BEYOND SUNBURN Photosensitivity
WHO HAS IT? You, and you might not even know it! Every year thousands of people eagerly seek outdoor sports, the beach and the summer sun. As we approach summer and enjoy the outdoors we all must be aware of the negative affects the sun can have on us-such as photosensitivity.
Photosensitivity is the condition in which the sun reacts abnormally to light, especially sunlight or ultraviolet rays due to the presence of a second agent.
Sensitivity to the sun may be genetic and related to skin color and type, or may be related to a skin or internal disease (e.g. metabolic disease). People with very fair skin (Class 1) are naturally more apt to burn (while never tanning) whereas, people with very dark skin (class VI) almost never burn.
Normal responses like suntan may occur, or one can display an adverse Photosensitive reaction with the unwanted effects of sunburn, skin cancer, sun induced aging, effects on immunity, etc. Photosensitization can also occur while using oral and topical medications. Even certain plants or types of food ingested, combined with sunlight can trigger a phototoxic reaction.
Many types of skin reactions can occur due to the sun. Eruptions in the form of a dermatitis (rash with inflammation of the skin), eczema (including redness, crusting and scaling, bullae (blisters), and pustules (pus pimples) can develop on the skin. Some foods, medicines, plants, perfumes and some sunscreens contain compounds that are phototoxic and photoallergic to certain people. We recommend that the following precautions be taken:
►Avoid certain food types while being exposed to the sun: Lemon, lime, orange, celery, mustard, dill, fennel, parsnip and carrots must not be allowed to contact the skin if sun exposure is expected. Several of these plant families contain photoreactive chemicals capable of causing a photodermatitis. This can take the form of a red, smart prickling rash on the skin or what appears to be an exaggerated sunburn sometimes with blistering. For example, people who accidentally spill lemonade on their skin or use lemon juice to lighten the color of their hair can windup with a painful rash. Ingesting these foods prior to sun exposure can also sometimes cause a toxic reaction.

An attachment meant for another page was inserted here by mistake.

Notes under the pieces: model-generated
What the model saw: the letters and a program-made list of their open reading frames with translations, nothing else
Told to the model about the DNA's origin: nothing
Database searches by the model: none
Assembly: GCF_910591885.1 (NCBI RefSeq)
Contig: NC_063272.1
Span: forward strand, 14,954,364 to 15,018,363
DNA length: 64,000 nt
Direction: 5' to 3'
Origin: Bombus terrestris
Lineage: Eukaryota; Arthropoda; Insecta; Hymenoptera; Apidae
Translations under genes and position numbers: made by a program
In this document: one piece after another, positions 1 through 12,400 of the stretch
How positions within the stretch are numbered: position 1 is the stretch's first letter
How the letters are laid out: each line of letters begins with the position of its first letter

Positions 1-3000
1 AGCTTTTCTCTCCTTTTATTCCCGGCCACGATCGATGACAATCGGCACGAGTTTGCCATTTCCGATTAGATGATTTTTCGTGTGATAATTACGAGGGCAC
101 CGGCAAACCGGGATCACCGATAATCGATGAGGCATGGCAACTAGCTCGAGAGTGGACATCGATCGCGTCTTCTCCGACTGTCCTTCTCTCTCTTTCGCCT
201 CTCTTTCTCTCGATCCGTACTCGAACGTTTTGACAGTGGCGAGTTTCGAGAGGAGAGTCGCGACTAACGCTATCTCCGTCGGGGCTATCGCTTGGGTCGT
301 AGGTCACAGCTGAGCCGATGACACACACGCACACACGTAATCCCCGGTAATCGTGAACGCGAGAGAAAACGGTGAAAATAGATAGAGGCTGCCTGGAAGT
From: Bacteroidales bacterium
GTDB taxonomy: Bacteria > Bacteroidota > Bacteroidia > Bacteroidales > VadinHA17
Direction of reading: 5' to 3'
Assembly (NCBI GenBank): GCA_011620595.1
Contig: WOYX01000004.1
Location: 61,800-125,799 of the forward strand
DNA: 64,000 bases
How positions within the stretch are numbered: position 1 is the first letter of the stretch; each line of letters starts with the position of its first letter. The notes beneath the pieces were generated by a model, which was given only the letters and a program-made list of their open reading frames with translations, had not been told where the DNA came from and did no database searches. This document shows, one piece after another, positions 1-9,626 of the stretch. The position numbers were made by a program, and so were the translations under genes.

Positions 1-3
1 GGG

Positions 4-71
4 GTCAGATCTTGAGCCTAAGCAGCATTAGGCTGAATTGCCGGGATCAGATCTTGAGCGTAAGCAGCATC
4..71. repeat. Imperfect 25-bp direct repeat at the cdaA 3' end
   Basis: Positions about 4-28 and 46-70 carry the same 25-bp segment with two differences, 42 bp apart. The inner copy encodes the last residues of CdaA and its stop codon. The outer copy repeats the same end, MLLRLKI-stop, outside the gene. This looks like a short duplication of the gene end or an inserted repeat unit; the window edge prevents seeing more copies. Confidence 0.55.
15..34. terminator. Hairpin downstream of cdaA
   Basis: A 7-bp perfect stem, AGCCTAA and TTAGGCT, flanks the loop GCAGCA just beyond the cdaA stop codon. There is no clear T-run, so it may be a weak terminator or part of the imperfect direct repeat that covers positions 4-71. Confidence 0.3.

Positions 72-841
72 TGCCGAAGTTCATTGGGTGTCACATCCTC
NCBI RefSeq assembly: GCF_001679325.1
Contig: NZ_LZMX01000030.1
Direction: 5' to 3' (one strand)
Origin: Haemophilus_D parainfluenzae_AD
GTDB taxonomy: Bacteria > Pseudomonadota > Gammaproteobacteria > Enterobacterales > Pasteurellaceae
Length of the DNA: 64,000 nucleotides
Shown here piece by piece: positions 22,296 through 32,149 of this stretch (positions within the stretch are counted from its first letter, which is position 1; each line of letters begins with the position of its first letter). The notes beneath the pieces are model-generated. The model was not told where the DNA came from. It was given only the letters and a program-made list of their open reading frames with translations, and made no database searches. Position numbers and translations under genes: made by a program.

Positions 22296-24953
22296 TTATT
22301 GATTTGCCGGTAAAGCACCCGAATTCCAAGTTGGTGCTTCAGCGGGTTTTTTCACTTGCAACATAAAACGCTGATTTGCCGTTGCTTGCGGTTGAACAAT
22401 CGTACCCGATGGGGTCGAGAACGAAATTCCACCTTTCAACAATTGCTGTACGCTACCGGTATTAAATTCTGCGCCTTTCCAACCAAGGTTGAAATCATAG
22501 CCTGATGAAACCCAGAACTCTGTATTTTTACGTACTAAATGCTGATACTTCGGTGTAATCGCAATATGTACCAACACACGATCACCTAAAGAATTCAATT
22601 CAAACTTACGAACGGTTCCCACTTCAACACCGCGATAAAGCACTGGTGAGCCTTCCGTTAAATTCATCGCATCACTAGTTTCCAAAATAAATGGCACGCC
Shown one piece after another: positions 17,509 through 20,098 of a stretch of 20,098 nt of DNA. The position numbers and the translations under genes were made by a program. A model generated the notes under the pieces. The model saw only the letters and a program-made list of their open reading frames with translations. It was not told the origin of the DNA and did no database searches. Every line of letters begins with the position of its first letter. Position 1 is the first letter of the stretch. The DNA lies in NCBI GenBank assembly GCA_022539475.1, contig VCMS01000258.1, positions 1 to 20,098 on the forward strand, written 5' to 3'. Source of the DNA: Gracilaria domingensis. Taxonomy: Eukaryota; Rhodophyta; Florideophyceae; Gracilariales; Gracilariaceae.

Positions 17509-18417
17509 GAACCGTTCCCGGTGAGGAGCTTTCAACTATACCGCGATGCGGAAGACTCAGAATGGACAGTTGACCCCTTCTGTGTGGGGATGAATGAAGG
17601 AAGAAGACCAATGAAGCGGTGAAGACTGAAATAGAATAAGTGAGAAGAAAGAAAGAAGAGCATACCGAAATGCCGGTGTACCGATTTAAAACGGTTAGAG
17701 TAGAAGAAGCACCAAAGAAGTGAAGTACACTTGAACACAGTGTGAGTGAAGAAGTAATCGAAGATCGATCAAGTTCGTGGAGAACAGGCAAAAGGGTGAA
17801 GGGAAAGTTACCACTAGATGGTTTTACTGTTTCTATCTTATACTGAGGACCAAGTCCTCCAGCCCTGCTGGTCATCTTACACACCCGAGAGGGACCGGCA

► Avoid certain topical and oral medicines, plants, and dyes, which can cause either a direct sun reaction (phototoxic response) or an indirect response via an immune mechanism (photoallergic). The 48 to 72 hours delay of reaction after the sun light exposure with some plants makes it quite difficult to recall what caused the rash.
► Avoid increased exposure to sunlight while taking the following oral or topical medications: Antifungal agents (ie: MicroGuard Cream), Tranquilizers (ie.: Lorazine, Largectil). Oral Hypoglycemic agents (ie: Orinase, Diabinese), Antibiotics (ie: Tetracycline), Ciuretics (ie.” Diuril, Lasix,
Hydrodiuril). Reminder: Topical RetinA ® used for acne and wrinkles-increases the likelihood of a sunburn. Adverse effects can include burning, erythema, exaggerated sunburn, papular eruption or wheal formation. Continued increased exposure can lead to chronic photosensitivity. Never stop taking prescription medications without first consulting your medical doctor.
► Avoid increased exposure to sunlight while using perfumes and even some sunscreens. Some sunscreens contain PABA, which can create a photoallergic reaction. Perfumes can negatively react to sun exposure as well, so its use should also be avoided in summer.
IS EVERYONE PHOTOSENSITIVE?
Yes, to a certain extent. If you go outdoors in the sun, the odds are that you are photosensitive to some degree. Since it is almost impossible to completely avoid the sun we should learn about the many effects of sunlight-then we must learn ways to prevent ourselves and our loved ones from its many damaging effects. Once a photosensitive reaction happens, take a quick checklist of the above listed items. You may find the underlying factor hiding there.